The Connecticut Department of Public Health, Connecticut Division of Emergency Management and Homeland Security and Connecticut National Guard will oversee the distribution of the kits to the local emergency management teams.
Geballe said areas with higher populations will be prioritized in the rollout, as will some more vulnerable groups and “populations we know have harder access” — including those in homeless shelters and those who use food banks.
State employees who have opted to take regular COVID tests instead of getting vaccinated will not be able to use the at-home tests to meet the requirement, Geballe said.
And with people taking tests at home and not reporting them to the state, the reported positivity rate will be “a bit of a skewed number,” said Connecticut Public Health Commissioner Dr. Manisha Juthani. “We know our denominator is not going to be accurate because of the self-tests, but it still gives us a reflection.”
The state also will be delivering up to 6 million N95 masks.
“There are three simple and effective interventions to fight off the current surge of COVID-19 from the omicron variant – vaccination, masking, and testing,” Juthani said. “We will be distributing two of these – masks and tests – so that our communities can work as quickly as possible to get past this surge.”
Juthani is encouraging people to limit gathering sizes during this holiday week.
“Because of the scarcity of these kits, I am asking the residents of our state to please take only the kits that you need for your immediate family so that we can distribute as many as possible to help flatten the omicron curve,” Juthani said.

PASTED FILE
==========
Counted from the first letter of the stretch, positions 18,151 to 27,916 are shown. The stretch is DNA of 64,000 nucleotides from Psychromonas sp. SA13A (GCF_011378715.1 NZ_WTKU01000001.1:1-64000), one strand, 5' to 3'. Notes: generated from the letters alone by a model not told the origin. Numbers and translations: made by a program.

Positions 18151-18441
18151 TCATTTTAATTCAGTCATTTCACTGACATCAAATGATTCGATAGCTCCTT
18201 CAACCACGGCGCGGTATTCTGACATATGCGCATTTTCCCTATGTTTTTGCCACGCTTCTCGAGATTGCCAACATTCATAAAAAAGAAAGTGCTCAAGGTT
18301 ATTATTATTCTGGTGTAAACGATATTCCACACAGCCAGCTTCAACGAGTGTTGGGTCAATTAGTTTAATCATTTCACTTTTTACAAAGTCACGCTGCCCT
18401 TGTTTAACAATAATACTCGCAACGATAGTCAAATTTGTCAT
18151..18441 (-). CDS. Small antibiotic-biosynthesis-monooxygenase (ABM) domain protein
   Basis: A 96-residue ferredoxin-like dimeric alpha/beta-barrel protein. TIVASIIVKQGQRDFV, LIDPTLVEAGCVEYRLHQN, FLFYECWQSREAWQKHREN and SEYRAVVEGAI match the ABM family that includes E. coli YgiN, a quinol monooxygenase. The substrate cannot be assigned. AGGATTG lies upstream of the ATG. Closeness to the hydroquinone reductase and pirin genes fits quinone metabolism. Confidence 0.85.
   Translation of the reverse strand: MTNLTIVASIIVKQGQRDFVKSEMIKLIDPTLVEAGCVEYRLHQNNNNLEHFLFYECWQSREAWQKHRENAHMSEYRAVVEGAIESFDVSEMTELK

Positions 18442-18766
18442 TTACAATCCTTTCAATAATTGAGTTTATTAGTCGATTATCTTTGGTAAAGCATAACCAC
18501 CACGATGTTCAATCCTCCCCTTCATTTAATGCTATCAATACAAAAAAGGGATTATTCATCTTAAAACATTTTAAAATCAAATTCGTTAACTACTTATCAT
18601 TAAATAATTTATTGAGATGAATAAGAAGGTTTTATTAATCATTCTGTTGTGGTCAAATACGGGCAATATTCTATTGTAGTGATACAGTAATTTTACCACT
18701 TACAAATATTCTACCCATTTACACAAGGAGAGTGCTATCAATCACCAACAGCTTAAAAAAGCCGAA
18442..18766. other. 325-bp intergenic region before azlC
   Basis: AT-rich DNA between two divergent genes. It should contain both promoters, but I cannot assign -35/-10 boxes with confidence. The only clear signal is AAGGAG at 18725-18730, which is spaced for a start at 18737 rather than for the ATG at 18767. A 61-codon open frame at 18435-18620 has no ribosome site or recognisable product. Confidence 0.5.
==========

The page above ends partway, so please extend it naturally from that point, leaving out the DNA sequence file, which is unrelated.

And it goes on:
The at-home tests also have been hard to find as pharmacies have quickly run out. The at-home tests are rapid tests, and if you test positive, they recommend you get a full PCR test to validate the result. But Juthani said residents should simply quarantine for 10 days and wear a mask if they test positive.
“There is no need to obtain a follow up PCR test. Given the highly infectious nature of the omicron variant, it is most important to wear any mask both in public spaces and when interacting in close contact with individuals outside of your household, but an N95 mask will provide better protection,” she said. “We are distributing enough N95 masks for any Connecticut resident that would like one.”
State officials stress that details of the distribution of the kits and N95 masks are still being finalized and are subject to change this week. Sources said the plan will be to deliver test kits and masks to local emergency health municipalities to handle the distribution.
In addition to those designated for the general public, the state has purchased another 1 million iHealth kits that will be distributed to K-12 schools. Distribution of those kits, which will also include a supply of N95 masks, will begin in January and continue through the school year as supplies last. Planning for this initiative is being conducted in partnership with the Connecticut State Department of Education. More details on the distribution of tests for schools will be announced in early January.
The total cost of the 3 million tests is approximately $18.5 million and will be paid for with federal funds.